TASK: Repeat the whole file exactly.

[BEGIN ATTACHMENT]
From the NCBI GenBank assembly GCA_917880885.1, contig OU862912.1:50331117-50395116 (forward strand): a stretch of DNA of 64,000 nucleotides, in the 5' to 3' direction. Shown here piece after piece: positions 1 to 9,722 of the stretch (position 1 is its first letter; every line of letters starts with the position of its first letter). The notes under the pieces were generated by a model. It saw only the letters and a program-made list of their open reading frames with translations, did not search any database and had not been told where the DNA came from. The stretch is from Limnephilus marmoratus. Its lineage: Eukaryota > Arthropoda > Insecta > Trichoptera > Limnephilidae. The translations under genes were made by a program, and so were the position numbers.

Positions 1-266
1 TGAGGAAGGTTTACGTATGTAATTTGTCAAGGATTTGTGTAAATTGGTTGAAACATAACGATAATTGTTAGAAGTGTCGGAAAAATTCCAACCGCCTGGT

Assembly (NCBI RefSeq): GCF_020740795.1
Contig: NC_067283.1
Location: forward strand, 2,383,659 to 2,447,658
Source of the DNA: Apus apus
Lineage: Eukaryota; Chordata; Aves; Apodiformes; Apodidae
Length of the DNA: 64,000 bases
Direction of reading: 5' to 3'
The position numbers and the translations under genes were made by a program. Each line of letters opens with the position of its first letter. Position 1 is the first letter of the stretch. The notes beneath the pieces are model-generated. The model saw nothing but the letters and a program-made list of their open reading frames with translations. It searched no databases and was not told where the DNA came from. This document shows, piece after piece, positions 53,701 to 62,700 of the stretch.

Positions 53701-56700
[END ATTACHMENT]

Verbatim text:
From the NCBI GenBank assembly GCA_917880885.1, contig OU862912.1:50331117-50395116 (forward strand): a stretch of DNA of 64,000 nucleotides, in the 5' to 3' direction. Shown here piece after piece: positions 1 to 9,722 of the stretch (position 1 is its first letter; every line of letters starts with the position of its first letter). The notes under the pieces were generated by a model. It saw only the letters and a program-made list of their open reading frames with translations, did not search any database and had not been told where the DNA came from. The stretch is from Limnephilus marmoratus. Its lineage: Eukaryota > Arthropoda > Insecta > Trichoptera > Limnephilidae. The translations under genes were made by a program, and so were the position numbers.

Positions 1-266
1 TGAGGAAGGTTTACGTATGTAATTTGTCAAGGATTTGTGTAAATTGGTTGAAACATAACGATAATTGTTAGAAGTGTCGGAAAAATTCCAACCGCCTGGT

Assembly (NCBI RefSeq): GCF_020740795.1
Contig: NC_067283.1
Location: forward strand, 2,383,659 to 2,447,658
Source of the DNA: Apus apus
Lineage: Eukaryota; Chordata; Aves; Apodiformes; Apodidae
Length of the DNA: 64,000 bases
Direction of reading: 5' to 3'
The position numbers and the translations under genes were made by a program. Each line of letters opens with the position of its first letter. Position 1 is the first letter of the stretch. The notes beneath the pieces are model-generated. The model saw nothing but the letters and a program-made list of their open reading frames with translations. It searched no databases and was not told where the DNA came from. This document shows, piece after piece, positions 53,701 to 62,700 of the stretch.

Positions 53701-56700